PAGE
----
​Anti-pipeline activists claim there is no demand for Alberta crude in China, but the IEA and IHS Markit say otherwise

A new oil pipeline has an expected lifetime of at least 50 years. But will an expanded Trans Mountain pipeline become a stranded asset before it pays for itself, as global oil demand declines?

Not according to the International Energy Agency (IEA) 2018 World Energy Outlook.

Even under its most optimistic “sustainable development scenario,” the IEA does not expect global oil demand to peak until 2025, followed by a halving of demand by 2040.

Under its new policies scenario, however – which is based on existing and announced energy and climate change policies – the IEA projects global oil demand to grow into 2040, with all the increased demand coming from developing economies.

While oil demand for vehicles will peak and then fall, demand in petrochemicals will increase.

“By 2040 China is the largest net oil importer in history,” the IEA projects. Asia and the Middle East will account for “a wave” of new refining capacity: 17 million barrels per day by 2040.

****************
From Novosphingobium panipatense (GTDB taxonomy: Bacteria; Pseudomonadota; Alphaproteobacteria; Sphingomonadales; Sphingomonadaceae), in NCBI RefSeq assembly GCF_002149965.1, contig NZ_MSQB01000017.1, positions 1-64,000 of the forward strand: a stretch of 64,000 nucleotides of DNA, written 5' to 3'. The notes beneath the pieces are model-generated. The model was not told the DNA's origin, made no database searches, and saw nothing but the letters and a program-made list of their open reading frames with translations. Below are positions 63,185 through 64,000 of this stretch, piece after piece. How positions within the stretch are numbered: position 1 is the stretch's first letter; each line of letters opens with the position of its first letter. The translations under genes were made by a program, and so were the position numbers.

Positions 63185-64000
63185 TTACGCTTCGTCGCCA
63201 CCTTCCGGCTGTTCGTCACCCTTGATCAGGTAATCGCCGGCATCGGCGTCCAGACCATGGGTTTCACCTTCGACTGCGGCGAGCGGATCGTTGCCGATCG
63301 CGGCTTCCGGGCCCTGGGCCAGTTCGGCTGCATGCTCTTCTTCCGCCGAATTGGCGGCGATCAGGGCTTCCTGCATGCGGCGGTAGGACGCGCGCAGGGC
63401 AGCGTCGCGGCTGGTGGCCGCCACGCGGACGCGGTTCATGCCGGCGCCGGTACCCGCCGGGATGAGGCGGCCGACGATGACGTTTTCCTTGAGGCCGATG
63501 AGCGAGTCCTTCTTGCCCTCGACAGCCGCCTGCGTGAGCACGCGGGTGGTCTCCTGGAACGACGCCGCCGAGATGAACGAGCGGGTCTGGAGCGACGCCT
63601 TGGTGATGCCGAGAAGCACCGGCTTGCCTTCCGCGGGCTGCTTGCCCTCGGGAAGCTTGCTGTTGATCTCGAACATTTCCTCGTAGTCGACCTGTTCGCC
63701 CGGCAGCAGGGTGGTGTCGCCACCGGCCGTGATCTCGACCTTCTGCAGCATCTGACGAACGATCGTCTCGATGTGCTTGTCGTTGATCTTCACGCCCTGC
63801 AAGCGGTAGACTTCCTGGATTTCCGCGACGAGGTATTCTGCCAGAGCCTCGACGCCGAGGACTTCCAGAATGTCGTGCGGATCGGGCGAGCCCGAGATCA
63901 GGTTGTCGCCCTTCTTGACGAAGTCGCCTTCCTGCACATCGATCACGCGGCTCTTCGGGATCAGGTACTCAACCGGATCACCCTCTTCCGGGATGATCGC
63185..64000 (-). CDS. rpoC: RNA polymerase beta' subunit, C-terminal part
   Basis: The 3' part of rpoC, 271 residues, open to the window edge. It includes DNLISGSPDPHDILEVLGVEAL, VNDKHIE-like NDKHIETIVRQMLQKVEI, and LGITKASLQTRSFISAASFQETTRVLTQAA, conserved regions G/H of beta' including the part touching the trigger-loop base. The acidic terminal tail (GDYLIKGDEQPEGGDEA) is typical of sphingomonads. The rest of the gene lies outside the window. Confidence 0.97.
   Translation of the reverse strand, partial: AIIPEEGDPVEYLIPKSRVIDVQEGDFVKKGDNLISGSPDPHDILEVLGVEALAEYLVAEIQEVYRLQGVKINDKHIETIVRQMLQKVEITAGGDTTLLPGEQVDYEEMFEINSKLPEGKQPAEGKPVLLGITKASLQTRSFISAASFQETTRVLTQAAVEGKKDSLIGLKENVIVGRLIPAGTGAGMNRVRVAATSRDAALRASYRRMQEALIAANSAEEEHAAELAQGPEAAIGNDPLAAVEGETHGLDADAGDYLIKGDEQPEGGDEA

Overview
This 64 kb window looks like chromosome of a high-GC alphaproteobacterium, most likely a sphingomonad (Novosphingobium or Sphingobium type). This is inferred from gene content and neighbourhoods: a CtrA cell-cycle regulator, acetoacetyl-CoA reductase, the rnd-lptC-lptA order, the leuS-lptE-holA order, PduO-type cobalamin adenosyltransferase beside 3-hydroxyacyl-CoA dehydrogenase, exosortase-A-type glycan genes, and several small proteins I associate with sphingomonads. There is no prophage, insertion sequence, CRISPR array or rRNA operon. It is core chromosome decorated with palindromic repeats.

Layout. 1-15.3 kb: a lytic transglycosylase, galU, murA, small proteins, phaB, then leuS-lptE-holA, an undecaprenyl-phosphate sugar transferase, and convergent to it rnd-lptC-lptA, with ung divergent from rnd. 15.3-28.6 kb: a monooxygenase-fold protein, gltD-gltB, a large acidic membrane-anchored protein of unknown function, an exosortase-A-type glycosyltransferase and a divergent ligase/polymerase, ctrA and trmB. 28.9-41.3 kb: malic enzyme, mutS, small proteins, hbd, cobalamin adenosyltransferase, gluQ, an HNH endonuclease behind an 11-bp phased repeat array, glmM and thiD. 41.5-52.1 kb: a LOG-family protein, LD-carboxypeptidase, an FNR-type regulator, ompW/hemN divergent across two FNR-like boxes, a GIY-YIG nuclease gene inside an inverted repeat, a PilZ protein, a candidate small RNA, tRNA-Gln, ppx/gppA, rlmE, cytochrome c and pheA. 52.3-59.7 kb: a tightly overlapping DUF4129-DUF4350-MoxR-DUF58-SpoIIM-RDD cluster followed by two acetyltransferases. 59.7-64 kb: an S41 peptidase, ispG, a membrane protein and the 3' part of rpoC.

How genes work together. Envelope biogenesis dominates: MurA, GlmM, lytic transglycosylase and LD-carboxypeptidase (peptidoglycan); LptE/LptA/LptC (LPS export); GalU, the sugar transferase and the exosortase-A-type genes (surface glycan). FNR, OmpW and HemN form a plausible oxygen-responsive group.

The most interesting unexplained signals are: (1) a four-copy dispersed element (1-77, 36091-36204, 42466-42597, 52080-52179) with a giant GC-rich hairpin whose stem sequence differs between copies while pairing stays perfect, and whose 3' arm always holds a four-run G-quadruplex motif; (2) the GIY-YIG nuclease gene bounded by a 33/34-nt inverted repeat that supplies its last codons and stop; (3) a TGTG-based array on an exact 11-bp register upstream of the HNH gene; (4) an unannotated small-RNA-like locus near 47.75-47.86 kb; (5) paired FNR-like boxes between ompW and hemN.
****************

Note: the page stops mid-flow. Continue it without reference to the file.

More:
Even with capacity constraints on the existing Trans Mountain pipeline, Statistics Canada confirms that in 2018, six million barrels of Alberta crude, valued at $441 million, shipped to China by tanker via the Port of Vancouver. The spike was likely driven by the steep discount on Alberta oil in 2018.

Harry Liu, IHS Markit’s oil markets executive director for China, said customs data shows China’s imports of Canadian crude (from both Alberta and Newfoundland) may have been as high as nine million barrels in 2018.

“China is already one of the largest outlets for global heavy sour crudes, along with India and other Asian markets. We see significant growth potential for China and India to import heavy sour crudes as new refining capacities get built, along with rising demand for oil, and most of these new builds are designed to process medium to heavy sour crudes.”

He said IHS Markit estimates China could import another 1.4 million bbls/d of heavy sour crude between now and 2040.

The demand for Canadian heavy crude is growing not only in Asia but in the U.S. as well, thanks to declining production in Mexico and Venezuela. The IEA estimates the demand for extra heavy crude and bitumen to grow by two million bbls/d by 2040.

“The United States provides around 75% of the global increase in production to 2025 in the ‘new policies scenario’ and there is also pronounced growth in Brazil and Canada.”

The IEA projects production in Alberta oilsands to “slow markedly until a new wave of in-situ projects come online in 2030. No new greenfield mining projects are commissioned.”

— Business in Vancouver

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